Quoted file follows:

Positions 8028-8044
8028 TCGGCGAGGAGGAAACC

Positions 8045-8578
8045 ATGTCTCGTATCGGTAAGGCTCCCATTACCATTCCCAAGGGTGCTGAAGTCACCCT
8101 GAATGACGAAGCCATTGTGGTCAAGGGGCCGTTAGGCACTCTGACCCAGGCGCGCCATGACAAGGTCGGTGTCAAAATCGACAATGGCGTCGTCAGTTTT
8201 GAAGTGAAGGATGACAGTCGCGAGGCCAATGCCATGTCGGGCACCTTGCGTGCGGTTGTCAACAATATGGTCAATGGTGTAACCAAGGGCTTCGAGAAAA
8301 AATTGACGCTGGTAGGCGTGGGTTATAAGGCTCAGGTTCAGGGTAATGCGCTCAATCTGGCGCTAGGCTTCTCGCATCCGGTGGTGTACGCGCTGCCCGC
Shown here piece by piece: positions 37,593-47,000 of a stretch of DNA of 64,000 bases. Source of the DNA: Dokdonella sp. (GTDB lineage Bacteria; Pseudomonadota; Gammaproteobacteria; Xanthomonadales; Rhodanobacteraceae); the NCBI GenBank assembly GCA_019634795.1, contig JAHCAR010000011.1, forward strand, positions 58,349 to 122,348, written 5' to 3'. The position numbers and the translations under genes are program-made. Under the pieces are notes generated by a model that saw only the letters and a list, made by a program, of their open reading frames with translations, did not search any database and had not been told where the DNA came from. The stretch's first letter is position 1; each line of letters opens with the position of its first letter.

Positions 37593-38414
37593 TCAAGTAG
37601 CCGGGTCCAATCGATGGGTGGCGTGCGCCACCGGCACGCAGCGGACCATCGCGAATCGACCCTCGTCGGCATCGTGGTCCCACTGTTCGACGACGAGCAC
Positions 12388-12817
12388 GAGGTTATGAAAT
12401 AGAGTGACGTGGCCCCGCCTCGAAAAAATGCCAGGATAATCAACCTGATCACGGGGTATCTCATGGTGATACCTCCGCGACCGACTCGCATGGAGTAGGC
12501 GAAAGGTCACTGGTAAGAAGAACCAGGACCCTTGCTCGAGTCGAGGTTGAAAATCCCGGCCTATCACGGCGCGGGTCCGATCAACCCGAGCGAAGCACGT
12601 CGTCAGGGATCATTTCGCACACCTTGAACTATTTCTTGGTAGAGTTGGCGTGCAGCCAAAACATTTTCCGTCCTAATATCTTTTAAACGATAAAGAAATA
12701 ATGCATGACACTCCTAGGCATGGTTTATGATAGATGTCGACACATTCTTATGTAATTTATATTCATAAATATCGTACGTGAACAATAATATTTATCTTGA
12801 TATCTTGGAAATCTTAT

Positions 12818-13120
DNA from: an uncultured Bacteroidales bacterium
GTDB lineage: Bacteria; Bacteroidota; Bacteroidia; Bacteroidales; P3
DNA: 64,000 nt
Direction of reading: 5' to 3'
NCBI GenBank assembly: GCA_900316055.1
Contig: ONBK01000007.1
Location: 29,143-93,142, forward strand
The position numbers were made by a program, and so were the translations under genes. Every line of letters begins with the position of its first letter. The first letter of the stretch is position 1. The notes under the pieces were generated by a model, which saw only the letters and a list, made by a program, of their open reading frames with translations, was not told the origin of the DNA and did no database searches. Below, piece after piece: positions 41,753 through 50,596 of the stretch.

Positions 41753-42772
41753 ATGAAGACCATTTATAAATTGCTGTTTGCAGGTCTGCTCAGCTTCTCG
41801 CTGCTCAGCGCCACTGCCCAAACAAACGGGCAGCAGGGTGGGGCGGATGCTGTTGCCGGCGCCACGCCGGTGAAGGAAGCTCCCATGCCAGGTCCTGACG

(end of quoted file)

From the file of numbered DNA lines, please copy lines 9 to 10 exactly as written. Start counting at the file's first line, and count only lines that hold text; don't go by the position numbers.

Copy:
Positions 37593-38414
37593 TCAAGTAG